In addition to ideation and context analysis, Design Thinking also incorporates system modelling, something that can also be of huge benefit to certain aspects of the museum sector. In system modelling which, itself, is an interdisciplinary analytical technique, it is possible to pull apart the concepts that go behind the structure or behaviour of a system so that it can be improved. Typically, such modelling uses functional workflow diagrams or simulations to identify ways in which systems can be bettered. In the context of a museum, system modelling – as a part of a wider Design Thinking project – could help to improve anything from human resource allocation, approaches to management communications or even museum queuing systems to minimise the amount of time people spend in line.
Along with problem finding and framing, Design Thinking must involve creative approaches to solving them. Of course, Design Thinking places a big emphasis on innovating and coming up with bespoke solutions. That said, the idea that a response to any problem that has been identified and framed properly within a certain scope has to be unique is a mistake. As most designers would agree, using pre-existing systems and adapting them to a particular problem is a much better approach with more likelihood of long-term success than coming up with something entirely from scratch. Of course, Design Thinking can lead to something completely innovative, too. The point is that this is not always necessary, especially when there is so much innovation in the museum sector right now, the right solution for your institution may have already been discovered elsewhere and can be adopted straightforwardly by simply ‘borrowing’ the idea.
What Steps Are Involved In DT for Museums?
There are five steps that museum professionals need to know about if they are to invoke the Design Thinking approach in their institution. They are, in order, empathising, defining, ideating, prototyping and testing. We will examine these in greater depth but first, it is important to note that jumping to the end steps is a common problem that leads to errors being made. Without truly empathising about all the issues that surround a problem that a museum wants to overcome, it is very easy to ideate in a way that does not address them all and, consequently, only achieves partial results at best. Likewise, without a fully fledged definition of what you are trying to address, your prototyping and testing may easily miss the mark or be diluted. In other words, your solution may work very well but not deal with the substantive issue at hand.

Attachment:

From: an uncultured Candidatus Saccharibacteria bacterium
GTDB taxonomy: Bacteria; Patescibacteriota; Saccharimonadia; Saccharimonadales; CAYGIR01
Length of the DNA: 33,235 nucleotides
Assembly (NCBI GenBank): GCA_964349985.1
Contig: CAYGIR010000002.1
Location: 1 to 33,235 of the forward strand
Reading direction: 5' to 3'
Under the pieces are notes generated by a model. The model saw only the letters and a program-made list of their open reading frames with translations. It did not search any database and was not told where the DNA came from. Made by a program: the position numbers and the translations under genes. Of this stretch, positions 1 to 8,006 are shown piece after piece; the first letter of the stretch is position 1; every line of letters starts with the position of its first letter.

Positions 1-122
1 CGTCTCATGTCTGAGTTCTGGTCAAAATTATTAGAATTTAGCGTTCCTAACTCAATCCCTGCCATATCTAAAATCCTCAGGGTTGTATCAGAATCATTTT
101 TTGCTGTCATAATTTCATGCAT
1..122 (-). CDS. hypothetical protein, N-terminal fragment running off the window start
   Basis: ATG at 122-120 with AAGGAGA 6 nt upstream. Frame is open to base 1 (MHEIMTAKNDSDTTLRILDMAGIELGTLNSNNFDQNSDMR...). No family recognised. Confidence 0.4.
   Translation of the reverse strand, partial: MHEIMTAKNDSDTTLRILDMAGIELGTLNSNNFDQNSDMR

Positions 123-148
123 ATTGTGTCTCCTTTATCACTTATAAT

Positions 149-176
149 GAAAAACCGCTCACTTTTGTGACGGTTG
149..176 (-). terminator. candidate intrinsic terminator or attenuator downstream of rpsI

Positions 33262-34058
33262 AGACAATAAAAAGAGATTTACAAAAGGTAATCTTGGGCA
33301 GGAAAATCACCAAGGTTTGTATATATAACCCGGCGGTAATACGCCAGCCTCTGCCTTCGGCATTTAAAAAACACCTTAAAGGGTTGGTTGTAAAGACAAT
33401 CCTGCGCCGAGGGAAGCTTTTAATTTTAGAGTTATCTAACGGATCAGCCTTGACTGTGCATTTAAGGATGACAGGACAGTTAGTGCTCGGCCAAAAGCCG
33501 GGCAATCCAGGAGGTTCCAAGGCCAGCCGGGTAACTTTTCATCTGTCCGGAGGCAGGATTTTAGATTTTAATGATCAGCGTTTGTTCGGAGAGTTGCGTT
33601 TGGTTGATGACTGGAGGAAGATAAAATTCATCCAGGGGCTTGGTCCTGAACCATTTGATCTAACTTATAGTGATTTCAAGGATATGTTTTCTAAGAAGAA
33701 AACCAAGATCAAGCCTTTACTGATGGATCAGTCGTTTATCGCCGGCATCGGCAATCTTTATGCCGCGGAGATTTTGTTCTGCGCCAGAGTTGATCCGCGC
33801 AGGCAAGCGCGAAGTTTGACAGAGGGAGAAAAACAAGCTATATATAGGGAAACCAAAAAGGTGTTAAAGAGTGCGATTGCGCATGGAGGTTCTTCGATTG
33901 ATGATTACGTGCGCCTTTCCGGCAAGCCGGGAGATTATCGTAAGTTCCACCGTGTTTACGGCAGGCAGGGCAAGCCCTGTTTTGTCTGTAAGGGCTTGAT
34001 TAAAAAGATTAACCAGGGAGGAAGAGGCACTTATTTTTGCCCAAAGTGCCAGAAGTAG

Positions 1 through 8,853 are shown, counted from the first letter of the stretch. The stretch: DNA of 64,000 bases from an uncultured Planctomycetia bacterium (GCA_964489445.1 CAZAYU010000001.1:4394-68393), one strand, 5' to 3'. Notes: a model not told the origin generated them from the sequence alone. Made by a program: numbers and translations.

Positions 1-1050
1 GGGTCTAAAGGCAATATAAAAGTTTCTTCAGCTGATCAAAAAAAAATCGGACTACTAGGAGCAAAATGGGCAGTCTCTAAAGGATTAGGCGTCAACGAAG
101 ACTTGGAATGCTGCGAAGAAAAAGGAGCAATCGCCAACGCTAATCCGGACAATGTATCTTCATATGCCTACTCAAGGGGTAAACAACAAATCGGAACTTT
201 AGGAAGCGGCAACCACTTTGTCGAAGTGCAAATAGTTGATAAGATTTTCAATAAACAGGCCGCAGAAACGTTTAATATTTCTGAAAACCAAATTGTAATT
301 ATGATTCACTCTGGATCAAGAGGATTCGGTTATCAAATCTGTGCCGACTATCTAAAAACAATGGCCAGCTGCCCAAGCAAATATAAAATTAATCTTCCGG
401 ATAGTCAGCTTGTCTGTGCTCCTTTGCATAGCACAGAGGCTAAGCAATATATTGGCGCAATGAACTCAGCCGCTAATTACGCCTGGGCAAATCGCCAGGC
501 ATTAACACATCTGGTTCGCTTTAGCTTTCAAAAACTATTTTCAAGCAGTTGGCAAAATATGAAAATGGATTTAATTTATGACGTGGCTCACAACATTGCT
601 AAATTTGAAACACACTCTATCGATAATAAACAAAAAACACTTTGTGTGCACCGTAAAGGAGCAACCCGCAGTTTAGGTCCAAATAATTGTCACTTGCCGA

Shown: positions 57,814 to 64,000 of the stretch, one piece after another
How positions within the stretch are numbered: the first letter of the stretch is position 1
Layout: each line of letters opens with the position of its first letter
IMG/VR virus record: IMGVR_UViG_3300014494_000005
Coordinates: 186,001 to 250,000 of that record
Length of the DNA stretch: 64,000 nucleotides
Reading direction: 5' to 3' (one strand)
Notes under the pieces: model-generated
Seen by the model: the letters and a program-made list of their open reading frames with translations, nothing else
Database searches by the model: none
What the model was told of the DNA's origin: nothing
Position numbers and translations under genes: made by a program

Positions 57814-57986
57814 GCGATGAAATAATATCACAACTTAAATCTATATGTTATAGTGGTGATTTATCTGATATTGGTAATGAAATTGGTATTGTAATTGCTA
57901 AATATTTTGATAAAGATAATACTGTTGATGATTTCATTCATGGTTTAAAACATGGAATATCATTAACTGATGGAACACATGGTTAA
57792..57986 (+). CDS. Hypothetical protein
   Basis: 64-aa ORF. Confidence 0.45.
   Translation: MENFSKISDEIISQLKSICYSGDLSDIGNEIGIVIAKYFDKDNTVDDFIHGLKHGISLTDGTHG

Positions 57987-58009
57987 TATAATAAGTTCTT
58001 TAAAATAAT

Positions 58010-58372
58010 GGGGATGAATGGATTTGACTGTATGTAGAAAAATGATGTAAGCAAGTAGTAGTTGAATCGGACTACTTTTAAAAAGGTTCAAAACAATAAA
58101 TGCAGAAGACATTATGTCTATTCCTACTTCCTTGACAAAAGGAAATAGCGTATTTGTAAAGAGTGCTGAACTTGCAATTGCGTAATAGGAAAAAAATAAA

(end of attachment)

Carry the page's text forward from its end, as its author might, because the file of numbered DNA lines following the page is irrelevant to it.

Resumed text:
When taking a Design Thinking approach, plenty of resources and time should be allocated to steps one and two, empathy and definition. If you proceed directly to ideation, then you are bound to come up with some genuinely creative ideas. However, in such circumstances, how and where your ideas should be applied, to what end and who for would remain unanswered questions. Only when you have empathised and defined the problem you wish to solve will your ideas really address the issue at hand. Then, it is a question of thinking of solutions that can be tested meaningfully within your institution. A process of trial and error may ensue as your ideation leads to different prototype solutions which you test, in turn, until the best one presents itself.